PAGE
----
If I am understanding your question correctly, you are interested in searching discontinuous spaces with rocketsled. If this is correct, you should not need any meetsConstraint function nor transformations into pretzel-space. Rocketsled has tools for handling these kinds of spaces.
The input constraints to all problems can be specified with the “dimensions” and (if needed) the “space_file” arguments to MissionControl.configure, regardless of MOO or single objective. The syntax for the dimensions argument is meant to be straightforward (can can be viewed in the comprehensive guide). It is a list of constraints in each dimension. Each constraint is either a tuple or list. Tuples of ints and floats indicate ranges (inclusive rectangular bounds). Lists of tuples, ints, or strings represent discrete, discontinuous points.
If you have a list of selected points in each dimension (i.e., x1 is only valid for values of [0.14, 0.13, 0.18, 0.99, 1000.0], x2 is only valid for [7.0, 19.5], etc.), rocketsled will handle this by generating the search space combinatorially. You can view some examples in the Doc’s Comprehensive Guide. One is reproduced below:
dimensions=[[1.332, 4.565, 19.030], [221.222, 221.0283, 221.099]]
This reductive example has 2 dimensions. Dim1 valid for [1.332, 4.565, 19.030] and Dim2 valid for [221.222, 221.0283, 221.099]. The entire search space is then 9 points.
2b. This isn’t in the docs, but you can also define each dimension individually using any of the allowed syntax. For example, the dimensions syntax
dimensions=[(1.0, 100.0), [221.222, 221.0283, 221.099], ["red", "blue", "green"]]
Defines the search space as x1 = all floats between 1 and 100, x2 = only 3 floats, and x3 = only 3 categories. The search space is then combinatorially generated - ranged dimensions are sampled uniformly.
- If you are interested in search spaces which are **not **combinatorially generated - i.e., only a few points in the space are actually valid - use the “space_file” argument (also detailed in the docs). This allows you to specify a python pickle file which rocketsled will read and use to define the space. This file is essentially a big list of allowed points which you can generate however you want. Thus you can define the space in whatever manner you desire without the limitations of the dimensions syntax.
For example, if your 2D space could be rectangularly outlined by x1 as floats between 0.1 and 0.9 and x2 as integers between 1 and 100, you could define your constrained search space to be only the points [0.75, 5], [0.1, 9] and [0.85, 99], and no other points. Just put those points in a list and save it as a pickle file, then tell rocketsled where to find it with space_file.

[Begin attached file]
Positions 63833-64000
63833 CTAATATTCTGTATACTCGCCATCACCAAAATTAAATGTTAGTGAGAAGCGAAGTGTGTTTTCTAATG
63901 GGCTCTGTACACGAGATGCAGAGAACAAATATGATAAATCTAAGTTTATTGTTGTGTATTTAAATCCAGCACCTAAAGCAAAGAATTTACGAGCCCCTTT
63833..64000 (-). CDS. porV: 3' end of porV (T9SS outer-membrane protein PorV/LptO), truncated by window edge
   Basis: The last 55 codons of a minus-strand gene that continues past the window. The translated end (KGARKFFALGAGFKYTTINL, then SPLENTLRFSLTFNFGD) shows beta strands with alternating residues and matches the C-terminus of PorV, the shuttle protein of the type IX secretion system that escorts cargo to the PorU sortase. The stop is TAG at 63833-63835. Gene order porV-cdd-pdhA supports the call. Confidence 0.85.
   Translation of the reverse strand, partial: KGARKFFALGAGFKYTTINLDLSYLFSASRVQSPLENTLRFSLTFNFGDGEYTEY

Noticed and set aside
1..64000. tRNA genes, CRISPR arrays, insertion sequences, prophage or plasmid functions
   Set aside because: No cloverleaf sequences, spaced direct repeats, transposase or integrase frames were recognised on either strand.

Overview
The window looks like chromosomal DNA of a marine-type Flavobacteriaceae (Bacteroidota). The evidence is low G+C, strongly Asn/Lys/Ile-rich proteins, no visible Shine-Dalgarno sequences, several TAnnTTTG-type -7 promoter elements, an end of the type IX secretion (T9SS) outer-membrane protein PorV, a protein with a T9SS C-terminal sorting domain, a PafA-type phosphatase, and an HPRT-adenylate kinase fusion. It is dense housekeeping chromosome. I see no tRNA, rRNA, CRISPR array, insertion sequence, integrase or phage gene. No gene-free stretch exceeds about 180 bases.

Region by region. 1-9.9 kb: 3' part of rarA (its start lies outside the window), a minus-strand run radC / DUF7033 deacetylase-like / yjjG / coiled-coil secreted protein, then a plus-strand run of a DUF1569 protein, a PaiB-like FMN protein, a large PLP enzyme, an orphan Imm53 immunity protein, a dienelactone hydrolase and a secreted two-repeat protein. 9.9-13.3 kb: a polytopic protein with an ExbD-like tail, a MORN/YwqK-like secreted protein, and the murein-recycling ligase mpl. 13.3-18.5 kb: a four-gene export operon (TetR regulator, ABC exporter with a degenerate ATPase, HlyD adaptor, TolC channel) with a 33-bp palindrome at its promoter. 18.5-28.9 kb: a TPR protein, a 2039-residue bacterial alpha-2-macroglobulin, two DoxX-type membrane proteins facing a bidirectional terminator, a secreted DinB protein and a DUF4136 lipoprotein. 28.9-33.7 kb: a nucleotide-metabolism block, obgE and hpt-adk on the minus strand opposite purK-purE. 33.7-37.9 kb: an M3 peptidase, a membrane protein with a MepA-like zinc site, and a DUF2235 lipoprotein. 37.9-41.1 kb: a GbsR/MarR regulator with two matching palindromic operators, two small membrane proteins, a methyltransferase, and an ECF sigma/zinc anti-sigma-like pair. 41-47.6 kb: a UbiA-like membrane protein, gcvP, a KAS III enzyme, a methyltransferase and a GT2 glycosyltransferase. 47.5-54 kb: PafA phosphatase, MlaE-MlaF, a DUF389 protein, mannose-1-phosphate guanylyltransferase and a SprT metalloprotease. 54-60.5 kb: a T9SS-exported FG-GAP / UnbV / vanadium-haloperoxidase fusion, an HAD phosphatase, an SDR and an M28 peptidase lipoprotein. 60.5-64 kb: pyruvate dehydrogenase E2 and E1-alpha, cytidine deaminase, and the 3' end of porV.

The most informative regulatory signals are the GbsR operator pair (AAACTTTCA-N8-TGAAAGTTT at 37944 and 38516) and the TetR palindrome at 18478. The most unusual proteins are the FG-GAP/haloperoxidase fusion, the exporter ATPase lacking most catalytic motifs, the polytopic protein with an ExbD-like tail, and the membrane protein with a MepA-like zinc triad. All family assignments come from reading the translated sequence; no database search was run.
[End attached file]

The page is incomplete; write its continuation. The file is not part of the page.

Note specifying space_file requires you to still define dimensions. These dimensions are used for some type-checking operations, not the actual search though.
If you have any problems using any of the above methods (outside of these issues), please let me know!
Also note that while using the builtin optimizers is the easiest method of optimization, they are not ideal for every (or any!) problem. They are general purpose by design. Thus you can specify the latest and greatest custom optimizer with the ‘predictor’ argument and use that instead. All the above arguments (1,2,3) should still work as long as your custom predictor can utilize the inputs rocketsled gives it (namely, a list of explored points, corresponding obj function outputs, and unexplored points). If your custom optimizer requires rectangular boundaries though, looks like you’ll need meetsConstraint or pretzel-space
On Friday, May 10, 2019 at 12:18:51 PM UTC-7, Dr. Andrew Strelzoff (USACE-DSRC) wrote:
We’re just getting started with Rocksled on DoD DSRC HPC. We have FireWorks running and both basic and complex RocketSled sample problems run. So far, so good.
Next step is to code up a few classic problems from wikipedia - https://en.wikipedia.org/wiki/Test_functions_for_optimization learning as we go and moving gradually towards actual motivating problems. My question is given a MOO problem what is the recommended way to add input constraints more complex than simple rectangular boundaries?
A simple way this might be achieved without a lot of heavy lifting would be in the objective task we could add a meetsConstraints() function prior to expensive function evaluation that returned a large penalty (distance from feasibility boundary?) - the underlying RL algorithm would learn to avoid out-of-constraint areas. Not sure if this would work.
Is there an example RocketSled problem with input constraints - both continuous and discrete would be nice. We have a lot of previous experience with non-RL MOO approaches which ususally involve taking a simple problem as described by a SME and twisting it up like a pretzel to try to get a convex problem description to work in SCIP… The idea of a RL-based optimizer that can solve arbitrarily posed mixed problems is incredibly interesting